Mandel: Rafferty's mom stands by her son 0
As this sad case finally draws to a close, there is at least one woman certain that the smirking man in the prisoner’s box did not abduct, rape and kill Tori Stafford.
But then she is Michael Rafferty’s mom.
In the trial’s nine weeks, Deborah Murphy hadn’t been spotted by the media until she quietly arrived Monday for the defence’s day-long closing argument. Her cane at her side, the well-dressed woman sat at the back of the courtroom, smiling at her son and closely listening to Dirk Derstine’s final efforts to convince jurors that the 31-year-old is not guilty of first-degree murder, sexual assault or kidnapping.
But then, his steadfast mother has never needed convincing.
“My son is innocent,” Murphy insisted before a crush of reporters who waited for her outside the courthouse. “And this could happen to any man walking around right now. Terri-Lynne McClintic has wrecked our lives and I just hope that justice is served and he is free.”
That was the theme of Derstine’s submissions — that McClintic, the prosecution’s key witness, is the only person who directly fingers her former boyfriend as the one who engineered the April 2009 abduction and rape of the bubbly eight-year-old. But the defence lawyer urged the jury to reject everything she says because the convicted killer is an Academy Award-calibre liar with a terrifying, bloodthirsty propensity for savage violence.
And once you discount her, he insisted, the prosecution has no case.
From her childhood torture of a dog to the brutal beating of her mom that left her with 70% blindness in one eye, from the stabbing and robbery of a man to the recent beating and stomping of a fellow inmate, Derstine reminded them that McClintic has sadism in her DNA and is the self-confessed murderer who bashed in Tori’s beautiful blonde head with a claw hammer.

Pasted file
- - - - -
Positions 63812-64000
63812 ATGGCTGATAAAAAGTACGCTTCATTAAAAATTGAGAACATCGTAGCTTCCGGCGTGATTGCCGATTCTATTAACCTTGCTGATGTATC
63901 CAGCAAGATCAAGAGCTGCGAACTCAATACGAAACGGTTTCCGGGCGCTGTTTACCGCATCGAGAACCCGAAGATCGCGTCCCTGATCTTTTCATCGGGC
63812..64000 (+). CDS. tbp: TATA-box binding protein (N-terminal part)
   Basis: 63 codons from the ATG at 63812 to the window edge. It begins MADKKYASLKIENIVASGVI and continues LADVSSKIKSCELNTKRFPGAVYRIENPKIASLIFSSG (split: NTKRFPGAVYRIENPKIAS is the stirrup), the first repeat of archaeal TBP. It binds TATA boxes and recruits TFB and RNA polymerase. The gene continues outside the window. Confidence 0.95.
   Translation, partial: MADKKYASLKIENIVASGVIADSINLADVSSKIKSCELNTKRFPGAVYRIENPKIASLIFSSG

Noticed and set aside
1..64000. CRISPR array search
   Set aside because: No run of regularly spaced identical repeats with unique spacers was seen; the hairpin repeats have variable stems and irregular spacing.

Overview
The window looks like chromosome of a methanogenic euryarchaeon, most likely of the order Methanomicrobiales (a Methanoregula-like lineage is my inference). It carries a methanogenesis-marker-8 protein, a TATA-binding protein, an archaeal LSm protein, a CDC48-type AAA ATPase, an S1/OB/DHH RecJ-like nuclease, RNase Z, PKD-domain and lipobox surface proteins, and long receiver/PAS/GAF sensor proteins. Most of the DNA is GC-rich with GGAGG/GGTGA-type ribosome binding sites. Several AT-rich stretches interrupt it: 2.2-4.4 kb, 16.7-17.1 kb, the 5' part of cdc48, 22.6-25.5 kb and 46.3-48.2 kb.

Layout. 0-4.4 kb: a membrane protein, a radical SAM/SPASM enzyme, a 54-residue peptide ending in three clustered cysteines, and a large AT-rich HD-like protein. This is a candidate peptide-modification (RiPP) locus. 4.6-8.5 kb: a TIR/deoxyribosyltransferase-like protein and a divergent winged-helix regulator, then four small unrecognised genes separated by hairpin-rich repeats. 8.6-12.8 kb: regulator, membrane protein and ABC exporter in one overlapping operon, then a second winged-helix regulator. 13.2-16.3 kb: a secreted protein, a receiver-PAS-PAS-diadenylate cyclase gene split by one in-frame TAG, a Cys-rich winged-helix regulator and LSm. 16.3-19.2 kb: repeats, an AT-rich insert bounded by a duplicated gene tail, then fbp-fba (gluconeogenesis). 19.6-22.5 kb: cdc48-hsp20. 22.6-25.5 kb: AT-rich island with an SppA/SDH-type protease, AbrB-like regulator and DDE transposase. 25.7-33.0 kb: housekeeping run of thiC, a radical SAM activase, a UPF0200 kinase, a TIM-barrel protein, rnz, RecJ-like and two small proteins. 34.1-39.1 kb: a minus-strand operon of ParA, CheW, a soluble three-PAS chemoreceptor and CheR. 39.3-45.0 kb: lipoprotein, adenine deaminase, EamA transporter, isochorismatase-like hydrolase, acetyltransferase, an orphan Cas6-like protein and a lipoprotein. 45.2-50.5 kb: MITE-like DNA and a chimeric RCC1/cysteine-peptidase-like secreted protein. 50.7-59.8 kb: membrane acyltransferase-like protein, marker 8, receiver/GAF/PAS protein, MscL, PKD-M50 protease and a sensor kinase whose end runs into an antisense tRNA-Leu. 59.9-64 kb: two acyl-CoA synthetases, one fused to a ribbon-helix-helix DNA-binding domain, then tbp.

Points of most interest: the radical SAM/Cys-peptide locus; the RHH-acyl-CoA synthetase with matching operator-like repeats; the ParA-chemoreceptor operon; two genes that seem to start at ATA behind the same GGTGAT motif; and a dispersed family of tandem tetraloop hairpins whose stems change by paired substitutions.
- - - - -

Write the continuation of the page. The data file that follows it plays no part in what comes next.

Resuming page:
“This is no shrinking violet,” Derstine told the jury.
During her six days on the witness stand, the 21-year-old came to court in demure pumps and a meek manner that would have them believe “that (Rafferty) was the evil genius and she was just the innocent pawn.” In fact, Derstine claimed, it was precisely the opposite.
Rather than following Rafferty’s instructions to kidnap a random young girl for his pleasure, he maintained McClintic had her own agenda that afternoon as she purposely entered an elementary school near her home and, with death rapper Necro pounding through her MP3 player, specifically marched out with Tori, the daughter of a woman who bought drugs from her mom.
“There are 326 students at Oliver Stephens Public School, and yet the one that was abducted was the one whose parents she knew. Is that a coincidence?” he asked sarcastically. “You decide.”
The defence lawyer posed a number of other disturbing questions as he sought to sow the seeds of reasonable doubt: If McClintic wasn’t the architect of this abduction, then why didn’t she use any of several opportunities to let Tori go? If this really wasn’t her plan, how could she calmly ask Rafferty to get her a green tea from Tim Hortons while the terrified child lay sobbing in the back seat? If she didn’t want any harm to come to Tori, how could she skip into Home Depot — supposedly on his orders to buy murder tools — and not call 911?
“What on God’s green acre could she have been thinking to continue with this scheme if she was not the engine behind it?” he asked the jury.
It was an excellent job of smoke and mirrors. But blaming McClintic hardly absolves his client.
Even if she was the director of the whole horrific plan, all of the exact same questions could be asked of Rafferty: If he was truly the innocent dupe, why didn’t he set Tori free when he realized she was being held against her will? If he wasn’t an active participant, why didn’t he throw the twisted McClintic out of his car and run back home to his mama?
And if that poor child wasn’t kidnapped as part of some male rape fantasy, why is it that Tori’s broken body was discovered buried in those garbage bags, her pants and underwear nowhere to be found?